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Year : 2015  |  Volume : 59  |  Issue : 3  |  Page : 156-164

The haemodynamic effects of the perioperative terlipressin infusion in living donor liver transplantation: A randomised controlled study

1 Department of Anaesthesia, Liver Institute, Menoufiya University, Menufiya, Egypt
2 Department of Anaesthesia, Faculty of Medicine, Menoufiya University, Menufiya, Egypt
3 Public Health and Community Medicine Department, Liver Institute, Menoufiya University, Sheben El-Kom City, Menufiya, Egypt

Correspondence Address:
Khaled Yassen
Department of Anaesthesia, Liver Institute, Menoufiya University, Sheben El Kom City, Menufia
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Source of Support: None, Conflict of Interest: None

DOI: 10.4103/0019-5049.153037

Clinical trial registration PACTR201402000752252 South Africa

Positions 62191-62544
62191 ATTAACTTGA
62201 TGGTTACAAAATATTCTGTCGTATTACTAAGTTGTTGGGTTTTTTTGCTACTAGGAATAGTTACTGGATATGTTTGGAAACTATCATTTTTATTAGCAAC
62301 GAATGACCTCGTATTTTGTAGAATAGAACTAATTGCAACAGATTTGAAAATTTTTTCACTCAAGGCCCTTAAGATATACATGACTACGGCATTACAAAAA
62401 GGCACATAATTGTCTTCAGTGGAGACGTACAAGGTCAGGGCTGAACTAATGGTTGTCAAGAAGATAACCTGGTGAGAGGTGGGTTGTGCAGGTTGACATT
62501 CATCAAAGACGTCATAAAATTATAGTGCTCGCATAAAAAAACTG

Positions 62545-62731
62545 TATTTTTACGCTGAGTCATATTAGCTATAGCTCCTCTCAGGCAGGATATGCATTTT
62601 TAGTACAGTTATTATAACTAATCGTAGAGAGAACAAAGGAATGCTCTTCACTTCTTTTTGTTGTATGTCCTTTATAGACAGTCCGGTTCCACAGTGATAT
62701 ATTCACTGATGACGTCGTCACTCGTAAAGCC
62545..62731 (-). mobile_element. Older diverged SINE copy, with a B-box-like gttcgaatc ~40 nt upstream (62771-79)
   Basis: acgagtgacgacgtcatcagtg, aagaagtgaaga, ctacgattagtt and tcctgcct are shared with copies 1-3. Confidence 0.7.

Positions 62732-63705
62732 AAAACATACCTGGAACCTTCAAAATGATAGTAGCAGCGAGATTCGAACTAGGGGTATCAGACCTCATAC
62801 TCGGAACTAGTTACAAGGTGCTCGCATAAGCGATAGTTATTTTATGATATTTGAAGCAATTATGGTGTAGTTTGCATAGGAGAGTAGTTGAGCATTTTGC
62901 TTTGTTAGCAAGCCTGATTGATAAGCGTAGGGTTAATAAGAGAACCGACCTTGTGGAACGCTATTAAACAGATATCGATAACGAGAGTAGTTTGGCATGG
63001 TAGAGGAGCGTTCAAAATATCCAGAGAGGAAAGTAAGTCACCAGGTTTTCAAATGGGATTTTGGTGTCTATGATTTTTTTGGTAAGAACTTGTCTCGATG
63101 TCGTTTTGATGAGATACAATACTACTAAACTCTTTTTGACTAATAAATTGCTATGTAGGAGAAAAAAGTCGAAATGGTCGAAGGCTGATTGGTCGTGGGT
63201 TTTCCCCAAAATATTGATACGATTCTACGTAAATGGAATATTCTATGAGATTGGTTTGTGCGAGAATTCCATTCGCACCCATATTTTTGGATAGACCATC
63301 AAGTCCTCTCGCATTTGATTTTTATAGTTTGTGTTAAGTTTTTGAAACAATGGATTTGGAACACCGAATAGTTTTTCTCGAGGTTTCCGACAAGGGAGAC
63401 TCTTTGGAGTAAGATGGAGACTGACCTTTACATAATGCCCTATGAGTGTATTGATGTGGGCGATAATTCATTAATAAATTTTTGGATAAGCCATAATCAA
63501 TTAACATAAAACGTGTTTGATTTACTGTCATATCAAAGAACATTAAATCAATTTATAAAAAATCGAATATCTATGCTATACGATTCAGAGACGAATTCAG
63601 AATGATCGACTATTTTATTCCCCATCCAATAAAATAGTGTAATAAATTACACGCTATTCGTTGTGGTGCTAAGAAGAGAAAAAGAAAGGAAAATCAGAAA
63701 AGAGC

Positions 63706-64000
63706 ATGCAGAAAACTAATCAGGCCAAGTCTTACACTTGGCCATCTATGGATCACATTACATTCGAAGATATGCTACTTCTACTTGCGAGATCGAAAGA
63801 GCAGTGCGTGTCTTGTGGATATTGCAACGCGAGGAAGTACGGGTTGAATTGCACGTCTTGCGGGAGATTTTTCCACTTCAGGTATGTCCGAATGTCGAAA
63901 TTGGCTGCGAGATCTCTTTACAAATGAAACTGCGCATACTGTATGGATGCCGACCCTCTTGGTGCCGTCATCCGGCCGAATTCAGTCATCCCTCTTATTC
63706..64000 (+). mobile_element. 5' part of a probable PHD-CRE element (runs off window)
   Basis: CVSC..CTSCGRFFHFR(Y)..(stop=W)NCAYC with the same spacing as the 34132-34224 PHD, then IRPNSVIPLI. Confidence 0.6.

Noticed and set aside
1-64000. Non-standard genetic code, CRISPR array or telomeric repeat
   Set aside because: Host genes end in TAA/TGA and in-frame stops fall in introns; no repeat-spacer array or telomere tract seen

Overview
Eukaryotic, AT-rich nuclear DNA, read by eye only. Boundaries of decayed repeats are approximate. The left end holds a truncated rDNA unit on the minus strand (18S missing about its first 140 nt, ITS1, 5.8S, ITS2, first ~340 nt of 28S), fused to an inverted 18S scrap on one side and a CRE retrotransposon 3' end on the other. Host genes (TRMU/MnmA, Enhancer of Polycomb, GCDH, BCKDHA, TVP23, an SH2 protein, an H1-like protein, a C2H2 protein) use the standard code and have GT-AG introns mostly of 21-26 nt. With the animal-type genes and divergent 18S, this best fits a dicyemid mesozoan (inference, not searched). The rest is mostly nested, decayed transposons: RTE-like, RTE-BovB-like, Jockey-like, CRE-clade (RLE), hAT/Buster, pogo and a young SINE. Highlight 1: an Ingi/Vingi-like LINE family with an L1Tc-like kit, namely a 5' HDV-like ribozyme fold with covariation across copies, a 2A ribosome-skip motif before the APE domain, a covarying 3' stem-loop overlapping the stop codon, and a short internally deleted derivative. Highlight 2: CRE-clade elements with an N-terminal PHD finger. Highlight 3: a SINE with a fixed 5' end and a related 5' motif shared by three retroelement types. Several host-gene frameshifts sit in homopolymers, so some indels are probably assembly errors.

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Background and Aims: Liver disease is usually accompanied with a decline in systemic vascular resistance (SVR). We decided to assess effects of the peri-operative terlipressin infusion on liver donor liver transplantation recipients with respect to haemodynamics and renal parameters. Methods: After Ethical Committee approval for this prospective randomised controlled study, 50 recipients were enrolled and allotted to control (n = 25) or terlipressin group (n = 25) with simple randomisation method. Terlipressin was infused at 1.0 μg/kg/h and later titrated 1.0-4.0 μg/kg/h to maintain mean arterial pressure (MAP) >65 mmHg and SVR index <2600 dyne.s/cm5 / m2 till day 4. Nor-epinephrine was used as appropriate. Haemodynamic and transoesophageal Doppler parameters (intraoperative), renal function, peak portal vein blood flow velocity (PPV), hepatic artery resistive index (HARI), urine output (UOP), liver enzymes, catecholamine support were compared intra-operatively and 4 days post-operatively. Desflurane administration was guided with entropy. Results: Terlipressin maintained better MAP and SVR (P < 0.01) during reperfusion versus controls (66.5 ± 16.08 vs. 47.7 ± 4.7 mmHg and 687.7 ± 189.7 vs. 425.0 ± 26.0 dyn.s/cm 5 ), respectively. Nor epinephrine was used in 5 out of 25 versus 20 in controls. Urea, creatinine and UOP were significantly better with terlipressin. PPV was reduced with terlipressin post-reperfusion versus controls (44.8 ± 5.2 vs. 53.8 ± 3.9 ml/s, respectively, P < 0.01) without affecting HARI (0.63 ± 0.06 vs. 0.64 ± 0.05, respectively, P > 0.05) and was sustained post-operatively. Conclusion: Terlipressin improved SVR and MAP with less need for catecholamines particularly post-reperfusion. Terlipressin reduced PPV without hepatic artery vasoconstriction and improved post-operative UOP.

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